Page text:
My prepared frozen dishes were:
1. Spaghetti bolognaise
2. Chicken curry
3. Moroccan Lamb Tagine
4. Oxtail with orange peel
5. Confit of Duck – vacuum packed
6. Slow roasted shoulder of lamb with gravy and mint sauce

Breakfast and Brunch
Yoghurt, Prunes with ginger and lemon peel, stewed served with mixed nuts and seeds (most days)
Spanish Omelette using left-over vegetables, bacon, cheese and a few Roma tomatoes
French toast with Camembert, Figs and bacon
English Breakfast (1x)
Mince in a wrap
Shoulder of Lamb wrapped in Butter lettuce
(left overs)  left over sausage, chicken and steak we'd have cold as a salad.

Snacks and Condiments: (frozen in one meal portions)
Chicken liver patè
Smoked snoek pate (fish patè)
Biltong and Droewors
Red Bell Pepper and chickpea hummus
Selection of Cheese (Brie, Camembert, blue cheese, cream cheese, strong cheddar)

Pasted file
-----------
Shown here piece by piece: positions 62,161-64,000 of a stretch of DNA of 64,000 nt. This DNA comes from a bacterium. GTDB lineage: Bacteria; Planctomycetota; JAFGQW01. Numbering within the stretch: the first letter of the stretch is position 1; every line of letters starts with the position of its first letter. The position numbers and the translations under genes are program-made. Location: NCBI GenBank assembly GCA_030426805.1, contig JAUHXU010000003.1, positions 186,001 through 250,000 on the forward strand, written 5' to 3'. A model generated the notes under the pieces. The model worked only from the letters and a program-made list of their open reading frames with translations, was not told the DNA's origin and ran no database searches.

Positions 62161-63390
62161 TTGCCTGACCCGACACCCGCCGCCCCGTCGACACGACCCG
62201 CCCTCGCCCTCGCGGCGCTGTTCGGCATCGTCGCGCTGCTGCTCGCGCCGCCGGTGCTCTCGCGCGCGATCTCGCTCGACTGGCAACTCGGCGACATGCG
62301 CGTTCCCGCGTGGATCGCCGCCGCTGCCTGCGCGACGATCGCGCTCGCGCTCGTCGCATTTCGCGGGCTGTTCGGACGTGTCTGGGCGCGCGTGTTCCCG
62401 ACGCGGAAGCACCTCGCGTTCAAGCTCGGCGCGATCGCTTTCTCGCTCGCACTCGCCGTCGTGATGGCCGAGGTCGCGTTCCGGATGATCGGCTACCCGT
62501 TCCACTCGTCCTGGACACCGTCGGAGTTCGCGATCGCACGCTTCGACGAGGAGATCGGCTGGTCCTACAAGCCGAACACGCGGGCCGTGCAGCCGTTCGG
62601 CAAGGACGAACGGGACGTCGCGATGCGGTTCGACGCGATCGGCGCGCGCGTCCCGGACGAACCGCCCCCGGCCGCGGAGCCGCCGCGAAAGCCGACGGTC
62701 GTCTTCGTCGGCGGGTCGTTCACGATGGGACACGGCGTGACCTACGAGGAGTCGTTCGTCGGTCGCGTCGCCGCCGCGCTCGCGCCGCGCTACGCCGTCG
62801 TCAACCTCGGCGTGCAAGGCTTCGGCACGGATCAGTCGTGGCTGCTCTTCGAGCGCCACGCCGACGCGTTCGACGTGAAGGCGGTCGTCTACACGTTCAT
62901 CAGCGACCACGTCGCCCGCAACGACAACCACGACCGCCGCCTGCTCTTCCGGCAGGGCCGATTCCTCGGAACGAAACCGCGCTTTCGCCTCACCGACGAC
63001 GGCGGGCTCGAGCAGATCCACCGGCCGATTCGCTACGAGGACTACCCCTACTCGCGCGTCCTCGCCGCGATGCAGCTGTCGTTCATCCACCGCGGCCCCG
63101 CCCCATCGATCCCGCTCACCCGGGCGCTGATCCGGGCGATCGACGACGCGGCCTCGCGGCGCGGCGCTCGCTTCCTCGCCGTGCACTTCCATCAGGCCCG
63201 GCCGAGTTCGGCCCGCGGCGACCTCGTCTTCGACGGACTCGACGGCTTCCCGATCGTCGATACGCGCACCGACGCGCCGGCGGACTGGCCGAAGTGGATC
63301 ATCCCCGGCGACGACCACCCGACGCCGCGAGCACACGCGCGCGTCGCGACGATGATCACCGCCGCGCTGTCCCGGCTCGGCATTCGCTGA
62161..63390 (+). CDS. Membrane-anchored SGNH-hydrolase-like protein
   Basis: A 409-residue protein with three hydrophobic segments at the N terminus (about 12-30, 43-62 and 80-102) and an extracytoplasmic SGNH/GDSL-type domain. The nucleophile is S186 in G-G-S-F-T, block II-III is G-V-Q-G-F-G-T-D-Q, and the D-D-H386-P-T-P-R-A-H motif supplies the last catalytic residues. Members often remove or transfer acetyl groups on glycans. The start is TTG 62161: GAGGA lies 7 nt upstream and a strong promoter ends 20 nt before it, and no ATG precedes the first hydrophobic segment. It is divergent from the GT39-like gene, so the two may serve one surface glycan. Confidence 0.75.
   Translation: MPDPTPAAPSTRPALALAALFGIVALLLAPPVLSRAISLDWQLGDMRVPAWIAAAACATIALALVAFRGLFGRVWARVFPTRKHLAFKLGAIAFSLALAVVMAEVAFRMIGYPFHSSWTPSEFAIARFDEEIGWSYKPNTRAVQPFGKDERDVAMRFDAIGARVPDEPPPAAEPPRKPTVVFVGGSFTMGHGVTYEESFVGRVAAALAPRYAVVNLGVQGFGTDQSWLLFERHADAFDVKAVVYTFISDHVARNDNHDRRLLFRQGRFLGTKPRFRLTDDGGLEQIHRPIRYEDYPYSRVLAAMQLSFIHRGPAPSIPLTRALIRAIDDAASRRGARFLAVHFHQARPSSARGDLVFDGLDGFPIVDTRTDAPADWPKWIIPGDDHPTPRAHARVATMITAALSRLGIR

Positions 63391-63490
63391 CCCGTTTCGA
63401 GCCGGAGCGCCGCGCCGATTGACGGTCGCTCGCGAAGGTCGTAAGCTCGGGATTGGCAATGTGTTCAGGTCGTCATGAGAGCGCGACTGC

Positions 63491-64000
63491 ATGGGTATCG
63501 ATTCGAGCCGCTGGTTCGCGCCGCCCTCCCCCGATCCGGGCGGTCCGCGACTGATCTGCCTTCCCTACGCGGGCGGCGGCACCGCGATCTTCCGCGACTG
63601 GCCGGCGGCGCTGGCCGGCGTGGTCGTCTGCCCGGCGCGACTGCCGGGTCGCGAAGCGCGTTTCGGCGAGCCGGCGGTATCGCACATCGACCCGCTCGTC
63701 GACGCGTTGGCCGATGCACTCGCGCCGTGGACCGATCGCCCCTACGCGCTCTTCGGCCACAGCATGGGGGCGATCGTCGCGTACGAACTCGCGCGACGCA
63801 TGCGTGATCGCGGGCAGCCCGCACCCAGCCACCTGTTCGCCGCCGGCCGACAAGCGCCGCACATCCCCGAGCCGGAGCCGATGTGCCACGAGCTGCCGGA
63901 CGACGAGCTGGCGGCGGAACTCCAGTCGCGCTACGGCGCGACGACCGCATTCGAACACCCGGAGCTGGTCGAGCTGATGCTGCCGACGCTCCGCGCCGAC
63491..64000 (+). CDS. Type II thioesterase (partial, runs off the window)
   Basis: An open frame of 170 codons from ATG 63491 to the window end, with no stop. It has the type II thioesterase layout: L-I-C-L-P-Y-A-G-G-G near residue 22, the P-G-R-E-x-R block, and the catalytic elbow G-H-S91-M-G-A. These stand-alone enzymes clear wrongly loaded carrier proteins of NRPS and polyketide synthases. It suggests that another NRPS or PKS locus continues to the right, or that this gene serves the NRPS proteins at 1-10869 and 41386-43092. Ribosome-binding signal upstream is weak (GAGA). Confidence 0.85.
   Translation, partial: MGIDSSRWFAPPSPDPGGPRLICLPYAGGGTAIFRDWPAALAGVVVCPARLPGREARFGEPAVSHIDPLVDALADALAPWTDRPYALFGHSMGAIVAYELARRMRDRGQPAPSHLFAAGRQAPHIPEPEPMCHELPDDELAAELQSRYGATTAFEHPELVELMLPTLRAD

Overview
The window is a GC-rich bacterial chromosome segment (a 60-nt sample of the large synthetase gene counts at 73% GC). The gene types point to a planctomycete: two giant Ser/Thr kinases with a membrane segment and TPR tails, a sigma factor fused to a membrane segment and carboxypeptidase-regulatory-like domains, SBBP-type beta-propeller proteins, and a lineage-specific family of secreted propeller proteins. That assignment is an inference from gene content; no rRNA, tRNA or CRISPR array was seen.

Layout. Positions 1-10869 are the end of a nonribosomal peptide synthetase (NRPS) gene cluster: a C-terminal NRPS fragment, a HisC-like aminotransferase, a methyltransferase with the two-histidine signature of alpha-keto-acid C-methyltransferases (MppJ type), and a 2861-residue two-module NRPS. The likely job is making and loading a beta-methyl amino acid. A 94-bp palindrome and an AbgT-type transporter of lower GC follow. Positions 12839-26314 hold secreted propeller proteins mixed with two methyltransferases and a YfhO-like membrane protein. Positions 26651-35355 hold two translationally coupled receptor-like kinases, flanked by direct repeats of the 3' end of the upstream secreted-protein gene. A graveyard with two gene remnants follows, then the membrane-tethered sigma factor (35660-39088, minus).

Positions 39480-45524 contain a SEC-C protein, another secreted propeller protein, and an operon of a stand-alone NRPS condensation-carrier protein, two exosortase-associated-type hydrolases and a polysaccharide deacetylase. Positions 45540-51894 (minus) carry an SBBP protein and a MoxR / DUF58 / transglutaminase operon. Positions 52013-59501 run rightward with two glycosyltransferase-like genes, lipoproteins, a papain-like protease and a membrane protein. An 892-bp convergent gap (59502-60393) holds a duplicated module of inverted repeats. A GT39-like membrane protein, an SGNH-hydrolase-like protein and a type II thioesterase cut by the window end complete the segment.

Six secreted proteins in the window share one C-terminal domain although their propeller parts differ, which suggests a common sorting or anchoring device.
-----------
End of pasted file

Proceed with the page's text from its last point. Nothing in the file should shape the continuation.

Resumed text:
Nuts and Olives (we used our breakfast nuts, just add crispy fried bacon bits, salt and freshly ground pepper or the piri-piri rub)
Fried onion, mushrooms, garlic for sauces and to add to egg dishes, once frozen it’s easy to break up and use as you wish.
Peeled a 1,5kg bag of large Roma tomatoes, chopped and frozen to use later in a Ratatouille (which keeps well) and for breakfasts.
Chopped and sautéed in butter 4 large onions, kept frozen in small zip-lock bag.
Bought apple sauce in disposable squeeze tube

Fresh Meat: